ZANE Blog

What A Week

Tuesday – Snapshot Of A Week As A Field Worker For ZANE

The role of field worker for ZANE in Zimbabwe is hugely challenging but also very rewarding. Every day is different; one cannot predict what the week will bring. I might start Monday full of hope and end it in tears of frustration. Equally, I might have the worst start to the day with a traumatic assessment of a pensioner in dire need, and end it drinking tea and laughing with a veteran whose health has been transformed thanks to effective diabetic medicine.

What follows is a snapshot of one week in September 2019 and all it entailed.

Tuesday

Tuesday is a blur of visits and paperwork. One visit is particularly distressing. Janet* greets me on the road outside her flat. Her adult schizophrenic son is having a bad day and it isn’t safe for me to go inside. He is a recluse and frequently violent. Janet tells me he is now refusing to use the bathroom so one can only imagine the state of both him and the flat.

ZANE provides Janet with a monthly grant to cover her rent and bills. She is entirely dependent on this aid. It’s clear she is struggling with the pressure of looking after her son. She says, “I just try to keep the peace and hope a friendly person will come along to care for him”. Sadly, there are no suitable care facilities in Zimbabwe appropriate for him; those that do cater for the mentally ill are over-subscribed and struggling under the burden caused by zero state funding.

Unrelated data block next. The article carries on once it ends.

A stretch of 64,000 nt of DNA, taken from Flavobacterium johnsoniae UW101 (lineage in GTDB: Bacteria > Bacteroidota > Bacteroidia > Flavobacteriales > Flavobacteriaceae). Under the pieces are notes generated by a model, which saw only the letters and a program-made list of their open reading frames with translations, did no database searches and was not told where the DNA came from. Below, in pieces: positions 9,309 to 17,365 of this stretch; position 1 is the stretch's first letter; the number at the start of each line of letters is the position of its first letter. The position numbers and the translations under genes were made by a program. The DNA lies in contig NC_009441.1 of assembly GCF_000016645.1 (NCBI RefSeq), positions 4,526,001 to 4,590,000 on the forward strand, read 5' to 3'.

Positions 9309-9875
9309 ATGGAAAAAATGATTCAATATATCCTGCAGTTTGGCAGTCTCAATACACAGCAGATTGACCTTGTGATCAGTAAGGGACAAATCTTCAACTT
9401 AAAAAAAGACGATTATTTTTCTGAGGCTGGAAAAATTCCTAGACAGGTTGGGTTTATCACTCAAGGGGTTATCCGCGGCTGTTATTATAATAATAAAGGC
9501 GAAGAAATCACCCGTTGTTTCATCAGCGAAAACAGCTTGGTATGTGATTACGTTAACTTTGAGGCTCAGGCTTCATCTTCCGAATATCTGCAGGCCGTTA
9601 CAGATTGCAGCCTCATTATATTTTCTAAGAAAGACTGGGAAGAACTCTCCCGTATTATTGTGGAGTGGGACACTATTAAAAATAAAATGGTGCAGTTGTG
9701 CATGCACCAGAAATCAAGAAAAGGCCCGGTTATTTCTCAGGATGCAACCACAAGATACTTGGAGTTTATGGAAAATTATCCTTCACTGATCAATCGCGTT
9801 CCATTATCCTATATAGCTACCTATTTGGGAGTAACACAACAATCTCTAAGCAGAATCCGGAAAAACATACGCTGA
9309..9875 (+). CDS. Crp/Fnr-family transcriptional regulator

I later visit the Salvation Army to assist our registered nurse with her weekly appointments with the ZANE recipients residing there. We check their blood pressure, administer medication and listen to their news and growing list of ailments. Two are struggling with deteriorating eyesight. I make a plan for them to visit our partner eye clinic, 50 miles outside Harare.

We are so grateful for their support, which means our pensioners can receive a cataract operation for just $140.

 

Please find it in your heart to donate whatever you can to ZANE so that the important work of helping the most vulnerable Zimbabweans can be sustained.

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